Facing a ghost and grim reality


You know a director has a knack for visual terror when he doesn't just kick off his movie with a voice comparing a ghost to "an insect trapped in amber," but also shows a boy dropping to the bottom of a brackish pool. We immediately plunge into a blood-tinged limbo.

For connoisseurs of intelligent horror, Guillermo del Toro's The Devil's Backbone, a ghost story set in an isolated boarding-school-cum-orphanage during the last days of the Spanish Civil War, has an enticing combination of ingredients, with imperiled innocents and political upheaval at the top of the list.

Inevitably, it's disappointing when the witches' brew turns out to be thin. But you may find that images from this movie clamber back into your memory weeks after you see it, and give your spine a chill.

As well as a repository for children of Republican politicos and soldiers, the Santa Lucia School has become a secret rest-stop for Republican agents and a hiding place for gold earmarked to back the Republican cause.

The hero, Carlos (Fernando Tielve), a 10-year-old orphan (he doesn't know, though we do, that his father is dead), faces all the usual getting-to-know-you pains of life in an all-male academy, whether he's joining the intense conversation and competition over comic books, knickknacks and marbles, or figuring out exactly where he stands with the junior-division alpha male in residence, a scrawny guy named Jaime (Inigo Garces).

Carlos also must confront unusual challenges to prepubescent sanity. In the center of the courtyard there's an enormous unexploded bomb; it's been defused, but one boy says that if you stick your ear to it, "you'll hear ticking." And soon he meets the wheezing specter of "the one who sighs" - probably the ghost of a boy named Santi, who disappeared the night the bomb dropped. Carlos happens to be sleeping in Santi's last bed.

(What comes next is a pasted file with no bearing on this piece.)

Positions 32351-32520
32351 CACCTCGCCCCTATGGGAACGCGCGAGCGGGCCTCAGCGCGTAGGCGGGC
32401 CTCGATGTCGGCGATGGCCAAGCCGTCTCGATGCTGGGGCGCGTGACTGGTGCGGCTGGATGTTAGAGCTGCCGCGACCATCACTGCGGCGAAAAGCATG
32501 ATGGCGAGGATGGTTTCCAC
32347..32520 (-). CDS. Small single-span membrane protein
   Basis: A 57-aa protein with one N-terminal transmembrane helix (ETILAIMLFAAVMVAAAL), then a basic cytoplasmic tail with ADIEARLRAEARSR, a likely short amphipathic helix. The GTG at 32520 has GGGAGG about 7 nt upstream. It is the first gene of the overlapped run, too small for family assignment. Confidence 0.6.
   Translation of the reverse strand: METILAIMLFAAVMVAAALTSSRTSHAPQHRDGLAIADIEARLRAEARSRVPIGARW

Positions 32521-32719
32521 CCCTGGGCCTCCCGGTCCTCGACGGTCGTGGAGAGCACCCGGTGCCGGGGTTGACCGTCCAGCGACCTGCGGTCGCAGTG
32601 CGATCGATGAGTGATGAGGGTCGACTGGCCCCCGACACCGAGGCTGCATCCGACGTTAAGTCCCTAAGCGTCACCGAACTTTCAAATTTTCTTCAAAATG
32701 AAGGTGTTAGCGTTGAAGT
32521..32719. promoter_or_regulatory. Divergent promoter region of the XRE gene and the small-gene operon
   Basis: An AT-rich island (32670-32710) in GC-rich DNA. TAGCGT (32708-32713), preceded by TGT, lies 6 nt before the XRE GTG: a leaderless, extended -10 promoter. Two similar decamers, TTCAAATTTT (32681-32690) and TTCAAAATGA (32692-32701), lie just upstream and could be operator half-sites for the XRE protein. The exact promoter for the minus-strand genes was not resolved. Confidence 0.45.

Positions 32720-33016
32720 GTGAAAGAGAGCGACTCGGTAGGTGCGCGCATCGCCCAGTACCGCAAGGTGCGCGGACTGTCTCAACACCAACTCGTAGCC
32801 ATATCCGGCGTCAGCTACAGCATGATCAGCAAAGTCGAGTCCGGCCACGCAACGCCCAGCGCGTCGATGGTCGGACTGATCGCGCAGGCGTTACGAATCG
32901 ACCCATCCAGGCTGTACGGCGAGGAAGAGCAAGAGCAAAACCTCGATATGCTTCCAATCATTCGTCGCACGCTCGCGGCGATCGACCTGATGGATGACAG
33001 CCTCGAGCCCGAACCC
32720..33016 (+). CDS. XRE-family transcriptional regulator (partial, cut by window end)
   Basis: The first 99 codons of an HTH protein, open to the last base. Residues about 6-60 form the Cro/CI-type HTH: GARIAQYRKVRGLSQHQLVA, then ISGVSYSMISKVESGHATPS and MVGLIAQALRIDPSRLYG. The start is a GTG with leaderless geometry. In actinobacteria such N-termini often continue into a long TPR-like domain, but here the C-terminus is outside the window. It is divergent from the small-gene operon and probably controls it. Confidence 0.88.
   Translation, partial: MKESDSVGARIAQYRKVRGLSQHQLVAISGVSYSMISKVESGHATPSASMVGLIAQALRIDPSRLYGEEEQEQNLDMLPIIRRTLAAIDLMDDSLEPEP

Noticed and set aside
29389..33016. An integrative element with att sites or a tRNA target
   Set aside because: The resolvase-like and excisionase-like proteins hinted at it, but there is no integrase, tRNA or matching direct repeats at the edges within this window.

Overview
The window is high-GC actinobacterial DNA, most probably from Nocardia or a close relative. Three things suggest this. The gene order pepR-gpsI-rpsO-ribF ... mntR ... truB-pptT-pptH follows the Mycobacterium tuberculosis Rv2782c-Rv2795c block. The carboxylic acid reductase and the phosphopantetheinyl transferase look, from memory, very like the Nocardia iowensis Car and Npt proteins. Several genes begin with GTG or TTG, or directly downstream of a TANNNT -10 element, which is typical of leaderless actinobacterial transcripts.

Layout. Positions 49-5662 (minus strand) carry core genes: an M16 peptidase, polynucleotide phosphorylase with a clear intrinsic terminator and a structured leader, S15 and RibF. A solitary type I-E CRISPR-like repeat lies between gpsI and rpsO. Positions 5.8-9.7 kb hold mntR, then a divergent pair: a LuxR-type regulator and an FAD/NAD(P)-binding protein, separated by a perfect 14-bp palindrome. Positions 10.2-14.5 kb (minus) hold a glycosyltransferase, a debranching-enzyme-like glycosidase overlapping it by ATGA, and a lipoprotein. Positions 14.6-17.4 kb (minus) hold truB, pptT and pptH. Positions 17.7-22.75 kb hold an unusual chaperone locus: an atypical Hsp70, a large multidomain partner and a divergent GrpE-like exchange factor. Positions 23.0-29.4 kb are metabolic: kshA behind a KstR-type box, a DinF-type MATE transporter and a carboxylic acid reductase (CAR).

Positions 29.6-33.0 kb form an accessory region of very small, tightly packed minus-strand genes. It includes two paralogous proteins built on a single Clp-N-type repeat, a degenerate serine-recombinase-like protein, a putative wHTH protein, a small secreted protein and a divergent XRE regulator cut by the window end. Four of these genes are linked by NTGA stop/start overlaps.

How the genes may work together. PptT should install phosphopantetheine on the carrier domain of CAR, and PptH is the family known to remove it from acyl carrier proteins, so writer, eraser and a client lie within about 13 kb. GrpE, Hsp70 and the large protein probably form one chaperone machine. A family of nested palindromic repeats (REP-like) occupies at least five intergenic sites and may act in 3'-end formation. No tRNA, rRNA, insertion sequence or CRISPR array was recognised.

Director del Toro has learned two big lessons from Henri-Georges Clouzot's Diabolique. The first is the skin-crawling qualities of dankness. The scenes set in a basement cistern are eerie because they are, literally and metaphorically, so liquid. Reality seems to decompose when we see the ghost through a watery haze; he has a head wound that never stops oozing. It's a horror-maker's coup - an image of unsettling melancholy.

The other lesson is that a seedy childhood setting like a hard-up boarding school intensifies the creepiness of adults. The one-legged headmistress, Carmen (Marisa Peredes), respects and platonically loves the impotent old professor Casares (Federico Luppi). But she shares her bed with a callous former student, the handsome young caretaker Jacinto (Eduardo Noriega). He is courting the fetching cook Conchita (Irene Visedo), who dreams of running a farm with him in Granada. But Jacinto's true love is for money.

With lust, greed, betrayal and dashed hopes rebounding through the ranks of the grown-ups, it feels both surprising and fitting when the story veers off into the territory of Lord of the Flies.

The Devil's Backbone may be thin, but it's also sharp, like a stiletto.

Devil's Backbone

Starring Eduardo Noriega, Marisa Paredes, Federico Luppi and Fernando Tielve

Directed by Guillermo del Toro

Rated R (violence, adult language, sexuality)

Released by Sony Pictures Classics

Running time 109 minutes

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